Senior Dog FAQ's

We generally recommend changing to our senior food when you notice your dog slowing down and/or getting a little stiff. All dogs are different and age at different rates.
This depends on breed/size since smaller dogs generally have a longer lifespan.

As a very general guide, around 8 years of age is considered senior, but some dogs are still very active at this age and others may show signs of ageing a little earlier.
Unfortunately, no diet can prevent arthritis and bone problems because the cause may be genetic, due to injury, wear and tear etc. 

However, the product does contain glucosamine, chondroitin and MSM to support joint health. 

It is also lower in fat than the maintenance diets, because keeping your dog at a healthy weight to avoid additional strain on the joints is important, especially in older pets.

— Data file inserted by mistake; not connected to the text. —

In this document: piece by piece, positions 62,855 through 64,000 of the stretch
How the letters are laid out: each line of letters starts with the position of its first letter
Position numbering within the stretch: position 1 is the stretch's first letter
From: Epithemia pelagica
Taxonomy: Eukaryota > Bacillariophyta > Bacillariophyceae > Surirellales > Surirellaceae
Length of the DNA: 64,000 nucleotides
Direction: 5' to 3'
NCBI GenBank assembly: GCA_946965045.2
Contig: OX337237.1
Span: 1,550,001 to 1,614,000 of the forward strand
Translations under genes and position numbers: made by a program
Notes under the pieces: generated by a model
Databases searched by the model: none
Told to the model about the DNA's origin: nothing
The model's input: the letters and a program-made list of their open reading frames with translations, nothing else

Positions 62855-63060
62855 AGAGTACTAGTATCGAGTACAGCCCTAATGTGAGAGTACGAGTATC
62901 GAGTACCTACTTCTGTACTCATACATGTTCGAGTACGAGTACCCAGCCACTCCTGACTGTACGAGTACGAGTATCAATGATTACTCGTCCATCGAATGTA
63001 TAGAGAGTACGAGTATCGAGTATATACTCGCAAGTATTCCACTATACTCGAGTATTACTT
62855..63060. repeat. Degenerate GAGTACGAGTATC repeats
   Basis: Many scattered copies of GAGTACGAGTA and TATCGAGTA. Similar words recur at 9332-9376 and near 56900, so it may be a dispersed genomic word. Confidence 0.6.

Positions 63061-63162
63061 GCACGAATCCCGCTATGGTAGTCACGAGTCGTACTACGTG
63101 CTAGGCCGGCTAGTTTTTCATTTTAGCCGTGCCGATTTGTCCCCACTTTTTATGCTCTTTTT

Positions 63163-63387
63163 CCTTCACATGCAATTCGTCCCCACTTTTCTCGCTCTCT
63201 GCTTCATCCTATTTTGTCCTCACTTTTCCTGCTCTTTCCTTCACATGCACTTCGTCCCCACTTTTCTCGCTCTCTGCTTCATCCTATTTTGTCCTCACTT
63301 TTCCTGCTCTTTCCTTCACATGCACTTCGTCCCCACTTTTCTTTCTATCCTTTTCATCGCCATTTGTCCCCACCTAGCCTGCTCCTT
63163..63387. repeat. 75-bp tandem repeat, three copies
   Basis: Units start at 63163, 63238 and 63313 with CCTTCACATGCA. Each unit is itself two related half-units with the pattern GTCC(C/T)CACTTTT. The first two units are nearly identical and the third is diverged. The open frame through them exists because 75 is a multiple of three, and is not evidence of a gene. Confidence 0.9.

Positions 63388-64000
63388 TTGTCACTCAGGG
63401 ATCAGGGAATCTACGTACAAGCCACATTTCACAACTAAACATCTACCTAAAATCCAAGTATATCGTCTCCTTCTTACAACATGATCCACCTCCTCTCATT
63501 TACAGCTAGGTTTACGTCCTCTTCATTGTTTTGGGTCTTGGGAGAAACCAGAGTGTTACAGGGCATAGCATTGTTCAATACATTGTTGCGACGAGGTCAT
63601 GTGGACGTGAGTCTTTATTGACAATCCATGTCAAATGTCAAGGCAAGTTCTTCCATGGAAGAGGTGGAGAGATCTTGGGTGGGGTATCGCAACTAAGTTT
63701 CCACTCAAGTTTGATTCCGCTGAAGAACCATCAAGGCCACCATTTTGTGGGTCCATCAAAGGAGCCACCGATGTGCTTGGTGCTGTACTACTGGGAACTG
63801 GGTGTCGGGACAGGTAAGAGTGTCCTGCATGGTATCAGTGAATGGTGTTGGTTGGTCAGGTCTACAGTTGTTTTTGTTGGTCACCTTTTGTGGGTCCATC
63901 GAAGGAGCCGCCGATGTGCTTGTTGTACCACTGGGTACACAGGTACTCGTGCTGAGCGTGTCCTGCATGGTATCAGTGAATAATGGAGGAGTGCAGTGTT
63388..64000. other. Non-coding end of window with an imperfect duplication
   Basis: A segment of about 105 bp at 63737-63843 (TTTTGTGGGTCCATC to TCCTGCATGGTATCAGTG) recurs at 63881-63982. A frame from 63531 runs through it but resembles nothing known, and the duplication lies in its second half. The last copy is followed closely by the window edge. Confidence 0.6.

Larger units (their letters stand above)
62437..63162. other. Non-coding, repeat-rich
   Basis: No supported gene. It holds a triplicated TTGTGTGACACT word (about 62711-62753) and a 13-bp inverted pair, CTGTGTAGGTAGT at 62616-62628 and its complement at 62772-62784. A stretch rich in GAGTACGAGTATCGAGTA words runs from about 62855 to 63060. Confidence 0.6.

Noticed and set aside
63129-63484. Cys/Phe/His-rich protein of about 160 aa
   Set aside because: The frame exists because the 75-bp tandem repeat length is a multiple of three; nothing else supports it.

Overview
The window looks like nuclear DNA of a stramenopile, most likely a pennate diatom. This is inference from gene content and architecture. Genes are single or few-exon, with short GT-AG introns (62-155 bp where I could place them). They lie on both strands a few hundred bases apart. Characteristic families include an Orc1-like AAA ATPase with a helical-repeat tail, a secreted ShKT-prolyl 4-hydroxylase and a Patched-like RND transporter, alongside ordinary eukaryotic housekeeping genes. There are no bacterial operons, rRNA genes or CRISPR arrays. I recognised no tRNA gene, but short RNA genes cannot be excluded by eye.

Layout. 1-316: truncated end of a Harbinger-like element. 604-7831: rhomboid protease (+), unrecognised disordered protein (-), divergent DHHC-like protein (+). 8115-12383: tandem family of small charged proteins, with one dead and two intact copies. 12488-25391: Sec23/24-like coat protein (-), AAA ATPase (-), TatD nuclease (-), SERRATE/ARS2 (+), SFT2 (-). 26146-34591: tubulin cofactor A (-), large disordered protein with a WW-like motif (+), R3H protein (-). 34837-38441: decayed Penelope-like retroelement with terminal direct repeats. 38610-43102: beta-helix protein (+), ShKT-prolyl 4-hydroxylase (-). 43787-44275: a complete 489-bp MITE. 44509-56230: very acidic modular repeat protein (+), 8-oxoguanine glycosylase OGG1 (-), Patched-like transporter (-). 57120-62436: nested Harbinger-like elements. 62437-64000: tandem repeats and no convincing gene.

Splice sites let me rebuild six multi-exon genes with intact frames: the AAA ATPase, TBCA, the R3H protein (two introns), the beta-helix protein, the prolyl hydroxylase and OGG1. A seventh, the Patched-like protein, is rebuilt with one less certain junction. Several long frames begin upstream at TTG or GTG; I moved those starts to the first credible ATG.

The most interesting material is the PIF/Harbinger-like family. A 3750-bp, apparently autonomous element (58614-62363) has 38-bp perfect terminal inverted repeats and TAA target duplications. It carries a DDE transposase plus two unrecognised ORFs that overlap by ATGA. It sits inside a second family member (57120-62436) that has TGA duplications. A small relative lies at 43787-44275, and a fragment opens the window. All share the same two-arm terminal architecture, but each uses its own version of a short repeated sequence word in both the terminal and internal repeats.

The lower fat content and higher fibre content may be beneficial. 

This product also has a higher joint supplement inclusion than the adult products. 

The lower calorie content may be beneficial in preventing unwanted weight gain when he does start slowing down with age. 

If he has a low appetite, is underweight, or has a history of difficulty maintaining weight, our Adult Sensitive may be the better option.
Only if you want him to - by feeding according to the weight reduction chart on the pack. 

So long as he is eating a sufficient volume that provides the calories he needs, he can also maintain or gain weight on this product providing he is able to digest it well. A maintenance feed chart is also included on the pack.
The nutrient values are very similar, and both products share the same high level of joint support. 

The main difference is that the Sensitive Light/Senior is fish and potato based, whilst the Senior in the orange bag is chicken and rice based.

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